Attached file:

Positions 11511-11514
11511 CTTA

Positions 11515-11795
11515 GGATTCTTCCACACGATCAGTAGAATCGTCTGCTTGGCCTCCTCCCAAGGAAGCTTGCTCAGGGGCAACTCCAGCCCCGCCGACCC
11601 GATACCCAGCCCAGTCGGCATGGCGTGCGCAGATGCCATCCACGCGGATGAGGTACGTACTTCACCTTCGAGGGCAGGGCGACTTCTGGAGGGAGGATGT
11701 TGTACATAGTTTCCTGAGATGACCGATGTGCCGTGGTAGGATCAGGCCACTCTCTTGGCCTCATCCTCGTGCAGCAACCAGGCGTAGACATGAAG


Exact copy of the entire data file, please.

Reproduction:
Positions 11511-11514
11511 CTTA

Positions 11515-11795
11515 GGATTCTTCCACACGATCAGTAGAATCGTCTGCTTGGCCTCCTCCCAAGGAAGCTTGCTCAGGGGCAACTCCAGCCCCGCCGACCC
11601 GATACCCAGCCCAGTCGGCATGGCGTGCGCAGATGCCATCCACGCGGATGAGGTACGTACTTCACCTTCGAGGGCAGGGCGACTTCTGGAGGGAGGATGT
11701 TGTACATAGTTTCCTGAGATGACCGATGTGCCGTGGTAGGATCAGGCCACTCTCTTGGCCTCATCCTCGTGCAGCAACCAGGCGTAGACATGAAG